Let us compare prices for a round-trip from London to Heraklion, Crete
London Heathrow round-trip to Heraklion, Crete 122.99 plus £62.17 leaving at midnight! £115 leaving at 2PM. Lowest price £185.16
Flying Easyjet you only have to get to Heathrow.
To go by Train and Ferry, however is a vastly different story. These are round trip estimates.
1st Eurostar London to Paris £150
2nd Paris sleeper [1 berth] to Venice £424
3rd Ferry to Patras £424
4th Bus to Pireaus approx. £25
5th Ferry Pireaus round-trip Heraklion, Crete £224.77
So you see, we have a 3 day journey cost, not including meals totalling £1,023 That’s easily 5 times the cost for your flight holiday in Heraklion
We go a little cheaper by visiting off-season but pay at least 4 times more for staying out of the air. Not many people feel that strongly about staying out of the air unless to visit overseas close family.
There have been continual increases in travel & freight. For instance,
“From 1992 to 2005, passenger kilometers increased 5.2% per year, even with the disruptions of 9/11 and two significant wars. During the first three quarters of 2010, air travel markets expanded at an annualized rate approaching 10%. This is similar to the rate seen in the rapid expansion prior to the recession.”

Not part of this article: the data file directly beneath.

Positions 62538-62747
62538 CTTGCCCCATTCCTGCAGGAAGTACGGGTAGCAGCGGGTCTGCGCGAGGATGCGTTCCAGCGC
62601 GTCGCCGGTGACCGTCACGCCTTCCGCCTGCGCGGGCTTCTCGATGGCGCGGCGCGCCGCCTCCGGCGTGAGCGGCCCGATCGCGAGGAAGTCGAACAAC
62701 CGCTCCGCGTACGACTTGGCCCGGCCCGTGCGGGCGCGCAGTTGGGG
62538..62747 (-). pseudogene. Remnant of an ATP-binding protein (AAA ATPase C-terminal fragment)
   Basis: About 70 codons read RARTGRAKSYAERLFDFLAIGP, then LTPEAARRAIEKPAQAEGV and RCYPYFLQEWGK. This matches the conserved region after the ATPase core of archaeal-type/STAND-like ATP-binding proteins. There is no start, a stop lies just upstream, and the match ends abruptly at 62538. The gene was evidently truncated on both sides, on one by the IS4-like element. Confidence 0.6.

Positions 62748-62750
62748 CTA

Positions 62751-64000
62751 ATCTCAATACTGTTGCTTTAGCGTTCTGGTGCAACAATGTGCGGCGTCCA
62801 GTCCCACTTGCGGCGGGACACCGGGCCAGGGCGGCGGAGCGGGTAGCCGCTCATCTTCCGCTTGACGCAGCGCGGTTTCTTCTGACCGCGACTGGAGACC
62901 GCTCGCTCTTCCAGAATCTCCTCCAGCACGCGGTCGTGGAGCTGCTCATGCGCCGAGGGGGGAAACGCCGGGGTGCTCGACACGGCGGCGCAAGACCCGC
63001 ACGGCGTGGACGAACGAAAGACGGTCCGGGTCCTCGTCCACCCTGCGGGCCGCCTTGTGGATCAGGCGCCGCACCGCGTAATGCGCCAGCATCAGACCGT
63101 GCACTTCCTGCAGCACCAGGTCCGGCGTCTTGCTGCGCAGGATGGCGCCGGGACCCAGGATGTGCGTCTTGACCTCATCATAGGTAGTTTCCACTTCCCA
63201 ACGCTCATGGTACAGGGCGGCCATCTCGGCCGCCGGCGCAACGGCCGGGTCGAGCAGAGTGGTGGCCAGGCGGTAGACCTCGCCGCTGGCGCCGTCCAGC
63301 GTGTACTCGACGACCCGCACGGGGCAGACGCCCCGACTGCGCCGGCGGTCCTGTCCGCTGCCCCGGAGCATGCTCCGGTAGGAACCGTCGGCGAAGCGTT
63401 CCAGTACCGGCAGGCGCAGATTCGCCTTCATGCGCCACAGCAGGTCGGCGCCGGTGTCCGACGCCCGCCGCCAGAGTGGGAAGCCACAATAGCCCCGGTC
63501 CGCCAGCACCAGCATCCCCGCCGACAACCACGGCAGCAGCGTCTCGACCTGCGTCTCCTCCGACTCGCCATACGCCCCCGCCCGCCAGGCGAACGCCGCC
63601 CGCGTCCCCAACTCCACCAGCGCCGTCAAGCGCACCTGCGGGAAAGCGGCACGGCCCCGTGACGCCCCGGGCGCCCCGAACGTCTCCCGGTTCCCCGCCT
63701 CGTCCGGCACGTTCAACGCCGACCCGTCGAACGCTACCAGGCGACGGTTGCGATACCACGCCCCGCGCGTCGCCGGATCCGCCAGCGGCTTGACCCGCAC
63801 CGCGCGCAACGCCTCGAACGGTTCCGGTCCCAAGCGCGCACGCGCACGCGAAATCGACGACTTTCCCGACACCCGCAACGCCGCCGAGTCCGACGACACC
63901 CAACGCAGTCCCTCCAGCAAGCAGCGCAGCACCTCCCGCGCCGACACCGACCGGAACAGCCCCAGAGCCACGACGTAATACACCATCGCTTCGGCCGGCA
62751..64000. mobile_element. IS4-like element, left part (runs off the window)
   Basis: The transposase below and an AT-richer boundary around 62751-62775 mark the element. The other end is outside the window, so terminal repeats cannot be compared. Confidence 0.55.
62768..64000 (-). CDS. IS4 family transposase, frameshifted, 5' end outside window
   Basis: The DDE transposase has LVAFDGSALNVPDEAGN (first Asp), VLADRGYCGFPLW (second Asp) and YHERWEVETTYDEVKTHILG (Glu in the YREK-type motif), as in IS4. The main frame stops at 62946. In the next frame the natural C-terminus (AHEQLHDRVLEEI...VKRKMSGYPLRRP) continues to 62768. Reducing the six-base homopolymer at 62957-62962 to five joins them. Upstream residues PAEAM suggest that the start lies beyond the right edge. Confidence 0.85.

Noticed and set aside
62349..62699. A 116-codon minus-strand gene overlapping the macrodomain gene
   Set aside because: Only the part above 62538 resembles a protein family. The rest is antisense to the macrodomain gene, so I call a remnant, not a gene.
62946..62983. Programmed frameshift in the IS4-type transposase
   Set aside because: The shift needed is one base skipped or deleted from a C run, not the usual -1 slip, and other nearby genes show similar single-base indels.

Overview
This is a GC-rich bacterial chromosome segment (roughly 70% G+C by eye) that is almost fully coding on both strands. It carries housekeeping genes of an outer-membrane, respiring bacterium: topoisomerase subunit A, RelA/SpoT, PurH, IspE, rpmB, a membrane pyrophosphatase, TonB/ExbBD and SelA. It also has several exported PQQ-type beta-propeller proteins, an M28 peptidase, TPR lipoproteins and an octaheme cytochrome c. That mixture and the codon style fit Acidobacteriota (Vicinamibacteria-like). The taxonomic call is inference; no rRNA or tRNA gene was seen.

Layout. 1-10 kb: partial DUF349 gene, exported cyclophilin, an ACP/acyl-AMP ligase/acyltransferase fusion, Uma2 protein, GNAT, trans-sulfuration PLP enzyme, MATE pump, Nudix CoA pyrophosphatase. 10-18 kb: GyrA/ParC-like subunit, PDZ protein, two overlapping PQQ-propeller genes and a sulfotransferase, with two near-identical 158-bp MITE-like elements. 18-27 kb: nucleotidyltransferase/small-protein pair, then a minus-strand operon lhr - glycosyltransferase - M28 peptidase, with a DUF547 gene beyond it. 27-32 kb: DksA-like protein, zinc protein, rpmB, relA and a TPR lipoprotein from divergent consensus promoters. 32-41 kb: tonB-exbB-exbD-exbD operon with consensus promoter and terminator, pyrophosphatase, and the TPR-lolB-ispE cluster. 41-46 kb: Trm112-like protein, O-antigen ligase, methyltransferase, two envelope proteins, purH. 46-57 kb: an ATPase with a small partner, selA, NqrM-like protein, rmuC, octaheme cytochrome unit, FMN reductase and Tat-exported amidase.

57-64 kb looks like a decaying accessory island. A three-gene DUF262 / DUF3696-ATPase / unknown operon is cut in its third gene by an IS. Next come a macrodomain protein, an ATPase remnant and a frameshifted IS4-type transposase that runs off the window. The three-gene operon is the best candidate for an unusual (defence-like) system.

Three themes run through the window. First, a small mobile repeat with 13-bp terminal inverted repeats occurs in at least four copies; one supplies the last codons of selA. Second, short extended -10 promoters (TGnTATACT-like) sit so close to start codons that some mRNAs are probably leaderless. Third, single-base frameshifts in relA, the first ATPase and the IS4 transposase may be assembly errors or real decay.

“In a 2008 presentation and paper  Professor Kevin Anderson of the Tyndall Centre for Climate Change Research showed how continued aviation growth in the UK threatens the ability of that nation to meet CO2 emission reduction goals necessary to contain the century-end temperature increase to even 4 or 6C° …at the UK’s historic annual emission growth rate of 7%. Beyond 2012 if the growth rate were reduced to 3% yearly, carbon emissions in 2030 would be 28 MT, which is 70% of the UK’s entire carbon emissions budget that year for all sectors of society.”
It was 3 months tomorrow that I fell into a deep sadness; a profound disappointment. Disappointment from the words of another, yes, but more the onset of a deeper, more penetrating disappointment in my ability to cope, to accept, to understand, to live with. I closed my heart with the familiar and time-worn response that sustained me in my youth – “You can’t treat me like this.” I’m better now, but still in shock about just how long it has taken me to, almost, recover.
I am almost there with acceptance but the disappointment has turned into sadness. I’m sad for the loss of an intangible; a broken bond – an intangible previous ability “be with” an unpleasant situation; a “be withness” that I have lost, perhaps forever.
I’ve found two items that in some ways capture my new state. See below: